After forming officially in 1996, the First Nations Bank of Canada (FNBC) has finally reached its ownership goal as of Nov. 1, 2009, by completing its share conversion with Toronto Dominion. Having reached an 80% share interest, the Aboriginal shareholders have taken control of the bank.

“It is one of these exciting things that you work on for a long time and then it happens and you enter the next stage. It is also an exciting time for all of our shareholders and the people who formed the bank, this is for sure,” said Keith Martell, FNBC’s newly appointed chairman and chief executive officer.

Martell explained that the FNBC was able to do so due to new capital that they were able to raise back in 2007 that reduced Toronto Dominion’s ownership to about 19.8%. This act served as a trigger that allowed the TD to finish with their financial obligations that they had originally entered into with the FNBC when they had agreed to help them start back in the ’90s. Despite this, Martell said that the bank has been very independent from TD in the last four to five years.

“This stage that we reached on Oct. 31, 2009 was really the final stage where TD’s obligations to help us get to that level is complete. The analogy that I used is that they were sort of like a big brother who had an obligation to be behind us and now we are on our own,” said Martell.

The TD bank will however remain a minority shareholder of the FNBC but with no obligation which puts the onus on the bank’s own management and the shareholders to take control. About 80% of the bank’s shareholders are Aboriginal groups from across Canada and the James Bay Crees are one of them.

Though the FNBC is a chartered bank and has all of the services, regulations and obligations of the other banks, what makes them different is their concentration on the unique needs of First Nations clientele. A great deal of where they do business is in the regions where the Aboriginal shareholders are located and this is because their perspective is that many First Nations clientele are underserved in Canada.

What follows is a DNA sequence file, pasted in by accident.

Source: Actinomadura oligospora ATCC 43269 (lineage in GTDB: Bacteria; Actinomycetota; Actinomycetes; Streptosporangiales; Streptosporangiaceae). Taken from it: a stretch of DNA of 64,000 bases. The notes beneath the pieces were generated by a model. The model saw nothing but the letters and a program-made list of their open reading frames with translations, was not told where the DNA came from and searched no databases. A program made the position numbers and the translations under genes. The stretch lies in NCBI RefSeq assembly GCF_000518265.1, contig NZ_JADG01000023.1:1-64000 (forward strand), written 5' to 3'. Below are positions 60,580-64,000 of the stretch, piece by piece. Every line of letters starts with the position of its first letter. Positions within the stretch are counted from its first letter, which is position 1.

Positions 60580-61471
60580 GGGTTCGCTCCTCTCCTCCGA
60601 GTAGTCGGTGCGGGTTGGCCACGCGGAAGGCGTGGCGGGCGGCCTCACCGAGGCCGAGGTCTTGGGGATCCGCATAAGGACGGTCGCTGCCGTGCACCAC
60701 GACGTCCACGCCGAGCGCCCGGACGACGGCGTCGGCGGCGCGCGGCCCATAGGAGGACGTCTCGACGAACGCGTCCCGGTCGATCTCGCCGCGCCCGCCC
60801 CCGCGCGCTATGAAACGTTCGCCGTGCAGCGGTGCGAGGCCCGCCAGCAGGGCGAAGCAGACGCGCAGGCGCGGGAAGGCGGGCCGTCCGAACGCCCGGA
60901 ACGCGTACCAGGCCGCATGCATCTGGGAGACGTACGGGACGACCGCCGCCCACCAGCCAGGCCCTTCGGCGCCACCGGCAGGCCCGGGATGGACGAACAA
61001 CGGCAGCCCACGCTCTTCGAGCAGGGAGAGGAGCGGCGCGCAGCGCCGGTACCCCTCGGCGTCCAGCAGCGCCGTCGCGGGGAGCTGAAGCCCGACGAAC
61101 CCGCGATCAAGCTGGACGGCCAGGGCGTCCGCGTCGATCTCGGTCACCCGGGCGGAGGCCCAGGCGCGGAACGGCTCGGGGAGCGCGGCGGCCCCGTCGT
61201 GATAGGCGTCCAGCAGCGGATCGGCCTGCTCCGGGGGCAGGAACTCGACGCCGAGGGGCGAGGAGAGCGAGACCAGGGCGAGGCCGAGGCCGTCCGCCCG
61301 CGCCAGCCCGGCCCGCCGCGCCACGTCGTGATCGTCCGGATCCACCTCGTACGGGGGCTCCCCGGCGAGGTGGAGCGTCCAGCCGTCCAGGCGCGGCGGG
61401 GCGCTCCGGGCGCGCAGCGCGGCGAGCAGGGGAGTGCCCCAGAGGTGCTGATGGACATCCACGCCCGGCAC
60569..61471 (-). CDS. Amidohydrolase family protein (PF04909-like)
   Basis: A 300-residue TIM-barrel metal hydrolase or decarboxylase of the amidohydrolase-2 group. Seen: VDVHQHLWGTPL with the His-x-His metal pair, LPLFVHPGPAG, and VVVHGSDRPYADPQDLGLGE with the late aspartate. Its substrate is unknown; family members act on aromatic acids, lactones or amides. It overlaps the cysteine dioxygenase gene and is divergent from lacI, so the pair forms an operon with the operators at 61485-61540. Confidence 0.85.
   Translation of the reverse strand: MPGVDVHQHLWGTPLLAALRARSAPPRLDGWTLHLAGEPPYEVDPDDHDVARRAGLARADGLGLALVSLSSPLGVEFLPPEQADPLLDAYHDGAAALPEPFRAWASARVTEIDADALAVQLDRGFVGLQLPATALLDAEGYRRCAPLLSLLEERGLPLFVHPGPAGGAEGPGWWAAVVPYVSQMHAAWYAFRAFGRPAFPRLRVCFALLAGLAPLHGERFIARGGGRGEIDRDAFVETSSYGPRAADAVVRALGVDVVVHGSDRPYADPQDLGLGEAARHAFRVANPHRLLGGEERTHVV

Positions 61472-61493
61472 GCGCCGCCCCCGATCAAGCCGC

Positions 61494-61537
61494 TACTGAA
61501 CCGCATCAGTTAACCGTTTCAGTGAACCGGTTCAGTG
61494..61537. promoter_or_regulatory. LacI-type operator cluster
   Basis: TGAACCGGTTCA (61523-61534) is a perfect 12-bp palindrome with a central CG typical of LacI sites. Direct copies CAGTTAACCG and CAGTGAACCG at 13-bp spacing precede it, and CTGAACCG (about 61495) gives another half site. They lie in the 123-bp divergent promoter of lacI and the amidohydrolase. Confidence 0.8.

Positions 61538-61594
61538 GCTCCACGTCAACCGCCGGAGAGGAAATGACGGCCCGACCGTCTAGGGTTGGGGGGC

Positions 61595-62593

According to Martell, the FNBC understands its market and is interested in the development of the financial services in those markets and it has worked diligently at developing them. As First Nations clientele have their own money involved, they are part owners of this institution and they benefit in the long run from the participation in that market.

“Just like the James Bay Cree have a vested interest in Air Creebec because it serves their regions from the service point-of-view, they also own the company so part of that return does not just leave the region. It stays in their economy,” said Martel.

Rather than having the FNBC’s returns go to New York or Toronto, the funds have instead gone to help grow economies across Aboriginal Canada by ensuring that the services are tailored to the need of that market allowing the investors to participate as an owner.

The FNBC began as a concept in 1994 and evolved out of the Saskatchewan Indian Equity Foundation (SIEF) which is an Aboriginal capital corporation. They specialize in small loans, start-up operations and provided business support services. Recognizing that there were growing opportunities in the market and with the growth of capital funds in the communities, SIEF knew that there was a need for a chartered bank for First Nations groups.

They managed to form a strategic alliance with TD for the purposes of starting up the bank and formed a board of directors. In the process of looking to recruit Aboriginal people with the experience and the financial know-how, one of the people they came across was then Grand Chief Matthew Coon Come.

As it turned out, the Crees had been mulling over the idea of actually starting up something similar.

“I met with Coon Come and had a great discussion with him on the opportunities of the bank and through our talks I realized he knew a lot more about banking than most chiefs in Canada did, especially on the technical side of running the bank,” said Martell.

Coon Come served on the FNBC’s first board of directors until he left to become AFN National Grand Chief. Since then, Grand Council’s now Executive Director Bill Namagoose has been on the board.

“From the beginning we have had a relationship with the James Bay Cree and after we set up our first branch in Saskatoon in 1997, our second branch actually opened in Chisasibi in 1998. We have had the James Bay Cree on board as customers right from the beginning. They became shareholders in 2001 and increased their shareholding interest in 2007,” said Martell.